John Geoghan was not a monster or a demon. He was a sinful human being. To dehumanize him is to minimize the horror of sin. A monster or a demon is expected to do horrible things, and thus it doesn’t impinge on our own consciences. Christ didn’t die for the actions of monsters or demons, but for the sins of men. When a human being commits a heinous sin, it should cause us to reflect on our own capacity for sin. “There, but for the grace of God, go I.”

    And that’s why I also pray for men who commit monstrous sins: Hitler, Pol Pot, Saddam, Osama. It doesn’t mean I condone the sin or even that I like the sinners. In fact, I don’t particularly want to pray for them, but I do so because the Lord commanded it.

    Kelly can stand up for herself, but I think you took too much offense at her statements. She is a friend of mine and I don’t think she is deliberately contentious (women or no.)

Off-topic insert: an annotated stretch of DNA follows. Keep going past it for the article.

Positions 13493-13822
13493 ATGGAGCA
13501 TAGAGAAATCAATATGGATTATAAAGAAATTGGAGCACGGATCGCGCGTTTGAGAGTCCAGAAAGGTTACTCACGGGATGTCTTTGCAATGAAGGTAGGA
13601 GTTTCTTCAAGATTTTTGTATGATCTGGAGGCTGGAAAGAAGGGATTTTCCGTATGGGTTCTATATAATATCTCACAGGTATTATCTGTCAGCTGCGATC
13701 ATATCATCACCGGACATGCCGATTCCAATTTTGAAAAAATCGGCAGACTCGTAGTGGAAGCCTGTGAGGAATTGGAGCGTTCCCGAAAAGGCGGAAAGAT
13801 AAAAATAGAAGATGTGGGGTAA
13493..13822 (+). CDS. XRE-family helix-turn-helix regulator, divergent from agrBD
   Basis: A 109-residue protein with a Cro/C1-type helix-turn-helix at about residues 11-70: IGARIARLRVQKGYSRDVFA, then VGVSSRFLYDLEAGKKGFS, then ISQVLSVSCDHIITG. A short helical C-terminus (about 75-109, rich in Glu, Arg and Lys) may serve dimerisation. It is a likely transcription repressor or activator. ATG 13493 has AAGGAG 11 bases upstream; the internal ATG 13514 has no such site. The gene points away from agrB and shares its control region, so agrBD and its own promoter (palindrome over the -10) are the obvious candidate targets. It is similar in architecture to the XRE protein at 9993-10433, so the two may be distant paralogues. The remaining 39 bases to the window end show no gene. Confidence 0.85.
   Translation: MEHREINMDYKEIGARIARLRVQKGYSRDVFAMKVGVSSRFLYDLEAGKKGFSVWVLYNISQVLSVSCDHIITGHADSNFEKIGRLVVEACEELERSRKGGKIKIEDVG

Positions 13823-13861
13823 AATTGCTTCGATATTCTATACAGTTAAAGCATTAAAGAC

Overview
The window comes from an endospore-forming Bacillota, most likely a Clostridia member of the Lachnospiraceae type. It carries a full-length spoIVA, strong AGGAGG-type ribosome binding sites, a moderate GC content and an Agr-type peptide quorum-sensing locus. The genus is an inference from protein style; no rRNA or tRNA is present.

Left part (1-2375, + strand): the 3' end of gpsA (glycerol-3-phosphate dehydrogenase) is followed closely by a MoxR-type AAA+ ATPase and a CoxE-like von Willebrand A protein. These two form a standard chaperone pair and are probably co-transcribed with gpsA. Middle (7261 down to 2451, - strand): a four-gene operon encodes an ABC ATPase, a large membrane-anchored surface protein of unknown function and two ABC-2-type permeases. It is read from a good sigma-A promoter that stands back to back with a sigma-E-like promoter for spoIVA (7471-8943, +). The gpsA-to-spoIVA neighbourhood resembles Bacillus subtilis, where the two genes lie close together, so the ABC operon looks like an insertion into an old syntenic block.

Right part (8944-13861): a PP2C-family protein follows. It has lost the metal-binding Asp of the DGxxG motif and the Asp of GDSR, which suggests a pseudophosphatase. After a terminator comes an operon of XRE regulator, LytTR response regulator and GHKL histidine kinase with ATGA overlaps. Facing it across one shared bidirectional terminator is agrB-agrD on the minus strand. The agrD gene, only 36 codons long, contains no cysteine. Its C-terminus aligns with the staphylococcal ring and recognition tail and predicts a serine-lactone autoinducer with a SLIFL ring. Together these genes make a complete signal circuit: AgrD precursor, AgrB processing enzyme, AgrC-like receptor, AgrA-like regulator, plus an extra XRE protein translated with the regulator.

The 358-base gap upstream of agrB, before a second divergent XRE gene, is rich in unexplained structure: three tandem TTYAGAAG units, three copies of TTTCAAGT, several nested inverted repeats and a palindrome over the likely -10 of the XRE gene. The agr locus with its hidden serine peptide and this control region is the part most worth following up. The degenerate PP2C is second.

• Hey, cut me some slack, Sock!

    I mean, jeepers. First I have to cope with all the inadequacies and deficiencies in my life. And then you throw a word like “contentious” at me, so I’ve gotta drop everything to look it up…give me a break! Sheesh, no wonder I’ve got “issues.”

    You like “mamby pamby,” then keep “mamby pamby.” Didn’t mean to offend, honest. One man’s “mamby pamby” is another’s “namby-pamby,” I always say.

    And I can’t “not read” your posts…at least not easily. See, the e-mail notification just reads “Somebody just responded to your post”—not “Sock just responded to your post.” Besides, I LIKE reading your posts. Can’t I keep reading your posts?

    Anyway, thanks for the link on the Inquisition. Do you really think I’m contentious?